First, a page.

Here are Scriptural reasons with “verses” when alcohol drinking is allowed
(i) For treating sicknesses
“No longer drink water exclusively, but use a little wine for the sake of your stomach and your frequent ailments.” (1 Timothy 5:23, NASB)
(ii) Under Personal Vows (a choice)
Example: A “Nazirite” vow:
“The Lord said to Moses,
“Speak to the Israelites and say to them: ‘If a man or woman wants to make a special vow, a vow of dedication to the Lord as a Nazirite,
they must abstain from wine and other fermented drink and must not drink vinegar made from wine or other fermented drink. They must not drink grape juice or eat grapes or raisins.
As long as they remain under their Nazirite vow, they must not eat anything that comes from the grapevine, not even the seeds or skins.” (Numbers 6:1 – 4, NIV)
(iii) Deacons (lower than Bishops) – may drink a little
“not” too “much”:
“Likewise must the deacons be grave, not doubletongued, not given to much wine, not greedy of filthy lucre;” (1 Timothy 3:8, KJV)
(iv) Bishops (higher than deacons) – No Wine-drinking at all
“Not” given to Wine (a different phrase slightly from 1 Timothy 3:8 above proving these are distinct meanings, only seen in “more literal/accurate” translations):
“Not given to wine, no striker, not greedy of filthy lucre; but patient, not a brawler, not covetous;” (1 Timothy 3:3, KJV)
(v) Kings & Princes – “no” Alcohol Drinking
Yes, though rarely known: the actual Biblical Principle for “Biblical Kings” is to “not” drink any “strong” (or alcoholic) drink as written in verse below too (though it may not be followed strictly by Biblical kings in the Bible itself, or perhaps some did keep to it!):
“It is not for kings, O Lemuel, it is not for kings to drink wine; nor for princes strong drink:” (Proverbs 31:4, KJV)
(vi) Alcohol abstinence – for spiritual purposes
Example ‘John the Baptist’
“For John came neither eating nor drinking, and they say, ‘He has a demon!'” (Matthew 11:18, NASB)
(vii) Alcohol Consumption – only a little during functions or special occasions
““The Son of Man came eating and drinking, and they say, ‘Behold, a gluttonous man and a drunkard, a friend of tax collectors and sinners!’ Yet wisdom is vindicated by her deeds.” – Lord Jesus Christ (Matthew 11:19, NASB)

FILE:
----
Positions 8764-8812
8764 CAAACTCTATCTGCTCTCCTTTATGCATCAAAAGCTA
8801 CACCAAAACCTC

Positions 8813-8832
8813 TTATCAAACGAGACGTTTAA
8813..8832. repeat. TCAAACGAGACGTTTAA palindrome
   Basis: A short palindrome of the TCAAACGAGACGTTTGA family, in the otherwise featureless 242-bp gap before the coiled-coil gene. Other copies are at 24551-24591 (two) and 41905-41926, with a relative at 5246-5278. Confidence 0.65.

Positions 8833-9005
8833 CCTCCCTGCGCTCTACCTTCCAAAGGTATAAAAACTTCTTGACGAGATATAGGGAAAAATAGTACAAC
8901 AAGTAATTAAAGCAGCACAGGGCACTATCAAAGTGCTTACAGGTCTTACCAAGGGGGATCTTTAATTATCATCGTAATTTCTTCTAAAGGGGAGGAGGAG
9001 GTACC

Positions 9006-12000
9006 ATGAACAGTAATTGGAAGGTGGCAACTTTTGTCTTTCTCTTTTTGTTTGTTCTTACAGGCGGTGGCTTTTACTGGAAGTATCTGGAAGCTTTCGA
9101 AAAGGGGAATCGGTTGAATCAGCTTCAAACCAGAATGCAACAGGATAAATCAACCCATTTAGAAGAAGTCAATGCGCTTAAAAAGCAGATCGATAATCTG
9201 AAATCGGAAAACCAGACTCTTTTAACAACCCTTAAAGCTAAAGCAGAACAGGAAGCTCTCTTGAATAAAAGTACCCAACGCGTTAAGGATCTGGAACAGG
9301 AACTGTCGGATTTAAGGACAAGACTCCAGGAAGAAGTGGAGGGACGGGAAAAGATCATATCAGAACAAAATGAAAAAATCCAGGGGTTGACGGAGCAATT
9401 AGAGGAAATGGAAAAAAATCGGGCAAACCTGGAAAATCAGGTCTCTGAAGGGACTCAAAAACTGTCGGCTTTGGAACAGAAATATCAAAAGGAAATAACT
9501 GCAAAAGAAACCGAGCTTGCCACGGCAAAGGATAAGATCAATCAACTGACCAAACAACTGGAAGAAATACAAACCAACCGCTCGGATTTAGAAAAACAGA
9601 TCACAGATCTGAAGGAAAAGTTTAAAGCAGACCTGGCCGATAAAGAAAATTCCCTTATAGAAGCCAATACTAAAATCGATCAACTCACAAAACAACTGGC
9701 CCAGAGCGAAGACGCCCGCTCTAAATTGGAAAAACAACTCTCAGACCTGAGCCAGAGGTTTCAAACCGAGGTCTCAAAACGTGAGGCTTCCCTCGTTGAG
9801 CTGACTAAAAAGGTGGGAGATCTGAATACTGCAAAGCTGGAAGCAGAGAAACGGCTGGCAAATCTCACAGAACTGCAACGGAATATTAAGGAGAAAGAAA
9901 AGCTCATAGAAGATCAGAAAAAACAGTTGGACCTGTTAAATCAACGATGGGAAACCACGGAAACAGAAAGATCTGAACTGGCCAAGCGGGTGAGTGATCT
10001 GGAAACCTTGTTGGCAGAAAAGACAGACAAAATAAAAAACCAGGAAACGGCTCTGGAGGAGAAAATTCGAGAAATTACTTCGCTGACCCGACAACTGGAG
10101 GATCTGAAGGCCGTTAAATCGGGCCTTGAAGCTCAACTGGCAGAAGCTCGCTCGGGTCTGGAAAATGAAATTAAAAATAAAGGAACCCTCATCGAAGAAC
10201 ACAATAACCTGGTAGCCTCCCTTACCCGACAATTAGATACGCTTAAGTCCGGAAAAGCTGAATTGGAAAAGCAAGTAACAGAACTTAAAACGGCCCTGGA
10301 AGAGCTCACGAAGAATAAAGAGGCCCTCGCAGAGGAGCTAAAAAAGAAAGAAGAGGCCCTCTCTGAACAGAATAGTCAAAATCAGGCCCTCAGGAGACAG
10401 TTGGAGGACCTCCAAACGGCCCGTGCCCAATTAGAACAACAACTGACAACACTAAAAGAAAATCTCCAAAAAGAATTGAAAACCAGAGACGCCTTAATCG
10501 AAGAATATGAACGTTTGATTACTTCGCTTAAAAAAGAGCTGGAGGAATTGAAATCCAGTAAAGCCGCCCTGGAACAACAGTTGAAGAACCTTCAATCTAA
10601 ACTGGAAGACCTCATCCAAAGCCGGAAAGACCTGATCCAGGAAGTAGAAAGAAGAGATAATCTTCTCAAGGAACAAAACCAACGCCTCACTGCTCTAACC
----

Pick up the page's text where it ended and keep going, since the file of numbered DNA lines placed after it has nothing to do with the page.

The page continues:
Another example: Christ turned water into wine at a “wedding function at Cana” (John 2:1 – 11) but “no” verse says that He drank that wine though it is probable that He did.
(viii) Only Drinking Wine – during the Holy Communion Time
“And when He had taken a cup and given thanks, He gave it to them, saying, “Drink from it, all of you;
for this is My blood of the covenant, which is poured out for many for forgiveness of sins.
“But I say to you, I will not drink of this fruit of the vine from now on until that day when I drink it new with you in My Father’s kingdom.” – Lord Jesus Christ (Matthew 26:27 – 29, NASB)
(ix) Drinking alcohol till drunkenness is disallowed
“nor thieves, nor the covetous, nor drunkards, nor revilers, nor swindlers, will inherit the kingdom of God.” (1 Corinthians 6:10, NASB)
(x) Continuous drinking of alcohol is for those spiritually, physically and mentally “unhealthy”:
“Give strong drink unto him that is ready to perish, and wine unto those that be of heavy hearts.” (Proverbs 31:6, KJV)
It causes an “attitude” of “mocking & fighting” too and held by those who are “not” wise:
“Wine is a mocker, strong drink is raging: and whosoever is deceived thereby is not wise.” (Proverbs 20:1, KJV)
There is no one line answer and drinking or not drinking of alcohol depends on the situation in concern as the cases are separately considered in verses above.
Indeed, the ‘kingdom of God’ is “not” drinking (“Alcohol”) either as “it is written”:
“for the kingdom of God is not eating and drinking, but righteousness and peace and joy in the Holy Spirit.” (Romans 14:17, NASB)
Example of Slight Difference in rule regarding wine drinking or not for Deacons (1 Timothy 3:8, lower) vs Bishops (1 Timothy 3:3, higher)
The phrase “given to Wine” speaks of being ‘under the control of wine’ in the sense of ‘drinking it’ and not in the sense of ‘drunkeness’ as some translations err.
Here’s a simple explanation:
Yep, given over means that exactly.
It’s not drunkenness. Here’s a simple refutation of that common Fallacy:
Given to wine = drunkenness with wine
Given to much wine = “much” drunkenness with wine
Not Given to wine = No drunkenness (or control of) with wine (for Bishops)
Not Given to much wine = Not too “much” drunkenness (or control of) with wine (for Deacons)
So, a ‘little’ drunkenness (or control of wine) is okay for deacons? Absurd. That translation error doesn’t hold. What I wrote is the “literal” meaning (e.g. KJV & YLT) translate it well.
*the word “much” exists in the verse for deacons but not in the verse for Bishops.
In fact, for Bishops:
Not Given to wine = No control of wine = No drinking of wine
Not Given to “much” wine = Not “too much” control of wine = a little drinking of wine is allowed